Providence’s Equity Pledge Should Start With Paying Workers a Living Wage

Rep. Mark Meek says Providence’s public commitment to racial equity does not match up with what’s happening inside their hospitals ...


Luke Bryan wins top ACM Award, but female acts own the night

NEW YORK (AP) — Carrie Underwood brought the Academy of Country Music Awards to church. Maren Morris won two honors, including song of the year. Miranda Lambert performed three times and held on to her record as the most decorated winner in ACM history. And Mickey Guyton, the first Black woman to...

Georgia's Abrams navigates voting law fight with eye on 2022

ATLANTA (AP) — President Joe Biden called Georgia's new voting law an “atrocity.” A leading Black bishop called for a national boycott of companies headquartered in the state. But when Stacey Abrams, the state’s well-known voting rights advocate, is asked about the law that has set much of...

Vigil, 'peace walk' in Chicago after police shooting of boy

CHICAGO (AP) — People gathered around Chicago on Sunday to remember a 13-year-old boy fatally shot by a police officer and to call for changes in policing and an end to gun violence. Sunday's events followed the release of body-camera footage showing Chicago police Officer...


2 documentaries up for Oscars tell stories of nonagenarians

The Oscar isn’t the only one celebrating its 93rd trip around the sun at the Academy Awards ceremony this year. The shorts category features two documentaries, “ A Concerto is a Conversation ” and “ Colette,” about fellow nonagenarians who have led extraordinary and extraordinarily...

Chicago video tests newsroom handling of graphic footage

NEW YORK (AP) — The image that many Americans have of 13-year-old Adam Toledo is frozen in time: He is standing in an alley with his hands up as the gunshot that killed him is heard. This week's release of Chicago body camera footage of the March 29...

The pandemic has upended the Oscars. Good, producers say

NEW YORK (AP) — Ninety seconds. That’s how quickly Steven Soderbergh believes the Academy Awards will convince viewers that this year’s telecast is different. The concept for the show, which Soderbergh is producing with Stacey Sher and Jesse Collins, is to treat the...


AP PHOTOS: Photographers reflect on single shot of pandemic

ROME (AP) — The images show the intimacy of husbands and wives saying goodbye for the last time, or reuniting...

India's electric vehicles face practical, technical hurdles

NEW DELHI (AP) — H.S. Panno, an independent contractor living in a spacious two-story penthouse in New Delhi,...

Half of US adults have received at least one COVID-19 shot

WASHINGTON (AP) — Half of all adults in the U.S. have received at least one COVID-19 shot, the government...

Cape Town fire burns university library, students evacuated

JOHANNESBURG (AP) — A wildfire raging on the slopes of Cape Town's Table Mountain spread to the University of...

US, China agree to cooperate on climate crisis with urgency

SEOUL, South Korea (AP) — The United States and China, the world’s two biggest carbon polluters, agreed to...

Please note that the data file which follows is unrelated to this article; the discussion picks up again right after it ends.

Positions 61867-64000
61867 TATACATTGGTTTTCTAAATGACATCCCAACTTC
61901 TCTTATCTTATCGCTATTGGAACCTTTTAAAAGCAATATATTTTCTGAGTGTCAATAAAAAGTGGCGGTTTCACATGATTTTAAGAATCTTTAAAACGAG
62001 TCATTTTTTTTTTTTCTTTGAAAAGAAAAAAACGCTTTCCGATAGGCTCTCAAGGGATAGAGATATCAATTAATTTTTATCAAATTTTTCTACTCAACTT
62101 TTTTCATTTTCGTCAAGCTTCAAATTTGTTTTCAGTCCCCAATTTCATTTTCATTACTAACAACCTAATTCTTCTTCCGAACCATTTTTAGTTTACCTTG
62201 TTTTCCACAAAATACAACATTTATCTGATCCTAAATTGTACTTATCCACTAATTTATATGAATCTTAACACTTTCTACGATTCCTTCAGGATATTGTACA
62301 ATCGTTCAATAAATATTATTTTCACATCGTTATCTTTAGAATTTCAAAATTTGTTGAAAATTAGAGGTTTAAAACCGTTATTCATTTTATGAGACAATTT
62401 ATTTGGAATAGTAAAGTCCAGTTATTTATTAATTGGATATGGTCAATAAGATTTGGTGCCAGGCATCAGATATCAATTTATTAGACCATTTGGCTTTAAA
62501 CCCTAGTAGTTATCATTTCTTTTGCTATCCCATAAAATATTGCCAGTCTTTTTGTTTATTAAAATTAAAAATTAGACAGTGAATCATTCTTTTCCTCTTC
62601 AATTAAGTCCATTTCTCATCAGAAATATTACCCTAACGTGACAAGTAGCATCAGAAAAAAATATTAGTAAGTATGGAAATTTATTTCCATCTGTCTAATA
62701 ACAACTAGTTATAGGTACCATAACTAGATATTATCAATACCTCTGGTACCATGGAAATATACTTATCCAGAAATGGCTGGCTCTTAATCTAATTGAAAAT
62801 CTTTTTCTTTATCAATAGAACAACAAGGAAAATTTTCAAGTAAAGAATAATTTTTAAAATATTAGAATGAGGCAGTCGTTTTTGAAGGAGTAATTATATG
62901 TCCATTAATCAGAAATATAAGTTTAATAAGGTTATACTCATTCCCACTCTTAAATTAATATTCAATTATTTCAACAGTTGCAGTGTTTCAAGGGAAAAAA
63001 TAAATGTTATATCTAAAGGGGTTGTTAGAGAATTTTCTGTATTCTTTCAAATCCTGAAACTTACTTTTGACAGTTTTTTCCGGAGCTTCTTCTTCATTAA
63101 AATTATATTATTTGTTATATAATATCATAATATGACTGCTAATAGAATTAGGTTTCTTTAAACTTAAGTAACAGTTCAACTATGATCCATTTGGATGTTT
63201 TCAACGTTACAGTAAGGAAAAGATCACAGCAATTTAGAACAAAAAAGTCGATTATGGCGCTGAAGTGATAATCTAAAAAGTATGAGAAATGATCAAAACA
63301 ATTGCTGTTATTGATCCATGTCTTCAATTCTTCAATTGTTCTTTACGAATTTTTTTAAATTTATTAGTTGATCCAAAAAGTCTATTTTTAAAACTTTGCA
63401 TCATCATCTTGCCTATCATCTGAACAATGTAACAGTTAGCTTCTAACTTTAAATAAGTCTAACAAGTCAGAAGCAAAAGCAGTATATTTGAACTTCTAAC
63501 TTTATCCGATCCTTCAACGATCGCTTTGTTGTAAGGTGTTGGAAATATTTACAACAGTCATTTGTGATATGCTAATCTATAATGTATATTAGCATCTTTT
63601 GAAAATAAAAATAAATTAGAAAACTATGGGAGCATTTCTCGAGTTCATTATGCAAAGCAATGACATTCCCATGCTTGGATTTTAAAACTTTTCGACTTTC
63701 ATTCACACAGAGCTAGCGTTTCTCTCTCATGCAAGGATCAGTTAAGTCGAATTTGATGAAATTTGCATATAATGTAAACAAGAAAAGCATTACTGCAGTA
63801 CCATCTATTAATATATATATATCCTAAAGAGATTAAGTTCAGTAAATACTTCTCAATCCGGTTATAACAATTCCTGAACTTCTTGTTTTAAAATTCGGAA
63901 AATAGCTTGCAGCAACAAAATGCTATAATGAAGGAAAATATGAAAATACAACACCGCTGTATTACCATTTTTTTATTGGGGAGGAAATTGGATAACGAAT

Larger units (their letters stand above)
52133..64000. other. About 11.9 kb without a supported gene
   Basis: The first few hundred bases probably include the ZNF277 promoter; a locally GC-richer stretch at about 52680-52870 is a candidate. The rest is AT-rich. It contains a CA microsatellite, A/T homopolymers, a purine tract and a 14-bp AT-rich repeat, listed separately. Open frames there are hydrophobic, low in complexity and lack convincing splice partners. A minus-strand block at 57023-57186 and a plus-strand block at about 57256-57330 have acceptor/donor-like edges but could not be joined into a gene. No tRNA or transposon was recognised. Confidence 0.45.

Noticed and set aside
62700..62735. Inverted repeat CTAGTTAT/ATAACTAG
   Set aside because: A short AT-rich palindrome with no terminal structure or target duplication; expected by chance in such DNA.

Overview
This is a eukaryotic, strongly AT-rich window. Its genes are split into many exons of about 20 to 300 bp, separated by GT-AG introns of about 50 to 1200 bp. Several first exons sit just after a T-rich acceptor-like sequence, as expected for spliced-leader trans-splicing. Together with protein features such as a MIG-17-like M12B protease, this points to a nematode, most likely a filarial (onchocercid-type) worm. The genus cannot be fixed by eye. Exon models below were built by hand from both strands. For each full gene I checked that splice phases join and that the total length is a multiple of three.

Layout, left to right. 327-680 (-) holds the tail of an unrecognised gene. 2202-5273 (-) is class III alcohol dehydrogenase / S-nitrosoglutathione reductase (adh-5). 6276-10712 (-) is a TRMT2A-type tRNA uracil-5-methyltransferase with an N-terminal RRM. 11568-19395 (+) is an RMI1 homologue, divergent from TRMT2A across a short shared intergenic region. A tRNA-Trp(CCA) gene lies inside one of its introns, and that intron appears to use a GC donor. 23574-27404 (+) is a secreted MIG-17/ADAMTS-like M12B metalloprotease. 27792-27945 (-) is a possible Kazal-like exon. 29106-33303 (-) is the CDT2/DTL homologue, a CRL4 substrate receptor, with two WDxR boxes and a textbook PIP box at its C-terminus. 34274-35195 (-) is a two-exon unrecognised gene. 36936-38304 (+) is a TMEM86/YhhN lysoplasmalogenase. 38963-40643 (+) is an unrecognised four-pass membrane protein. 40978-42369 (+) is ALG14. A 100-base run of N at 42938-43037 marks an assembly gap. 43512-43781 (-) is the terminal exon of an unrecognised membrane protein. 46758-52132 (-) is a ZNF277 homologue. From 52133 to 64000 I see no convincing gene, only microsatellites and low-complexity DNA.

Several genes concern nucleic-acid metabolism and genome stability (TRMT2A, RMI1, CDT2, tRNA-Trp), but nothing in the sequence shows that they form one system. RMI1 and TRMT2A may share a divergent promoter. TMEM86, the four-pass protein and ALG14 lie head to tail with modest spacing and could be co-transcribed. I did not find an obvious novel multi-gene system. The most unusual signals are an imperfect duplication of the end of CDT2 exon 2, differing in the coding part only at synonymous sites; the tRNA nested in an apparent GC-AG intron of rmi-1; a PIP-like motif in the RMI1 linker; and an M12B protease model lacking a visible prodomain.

Egypt says 11 killed in train crash north of Cairo

CAIRO (AP) — A passenger train derailed Sunday north of Cairo, killing at least 11 people, Egyptian authorities...

Sandip Roy New America Media

BONGAIGAON, Assam --  When I ask for directions to the refugee camp at the military checkpost, the man in uniform is bemused.

"Which camp?" he says. "There are so many." When I tell him it's in a high school, he shrugs. That does not narrow down the search much at all.

Amidst the sun-dappled bamboo groves and waterlogged paddy fields of southern Assam, in the districts like Bongaigaon, Kokrajhar, Dhubri and Chirang, many schools are now closed because they shelter the victims of July's violence that have left over 400,000 homeless and at least 60 dead according to official estimates. Long simmering tensions between the Bodo tribals (a diverse ethnic community who reportedly settled in Assam and Nepal)  and their Muslim neighbors erupted into tit-for-tat violence. Entire villages were torched and thousands fled their homes in terror while the government seemed to be paralyzed. While the rest of the world was focused on India's power outage, the north east of the country was grappling with a different kind of darkness.

The rice is still on fire

The stories both sides have to tell are mirror images of each other.

Jizali Boro has just come back from her Bodo village of Bamungaon. Sitting in the Debargaon High School refugee camp she says there's nothing to go back to. "There is no house, no television, no cows, no fan, no cycle. The temple is destroyed. Even the latrine is broken. They have cut down the tamul trees. It is all ashes now." Deuki Narjari says even her pig is gone. "They don't eat pig, why did they take my pig?" she asks.

An hour's journey away, at the Nankargaon High School relief camp, Musa Ali says he cannot even think about going back home now. The villages exist cheek by jowl with Bodo villages. Some are encircled by Bodo homes. Some have a main road that passes through Bodo areas. Ali's younger brother Rahim Ali went back a couple of days ago to water the rice fields. "Even the taps had been ripped out and taken away," he says. "Dhaan ekhono jwolchhey (The unhusked rice is still on fire)," he says. Empty houses are still going up in flames – a warning to those who want to return home.

Now they all live in relief camps on government rations of 600 grams of rice, 100 grams of lentils, and 30 grams of salt and whatever else wellwishers donate. The families have to scrounge for firewood to cook on and beg and borrow pots to cook in.

The burning issue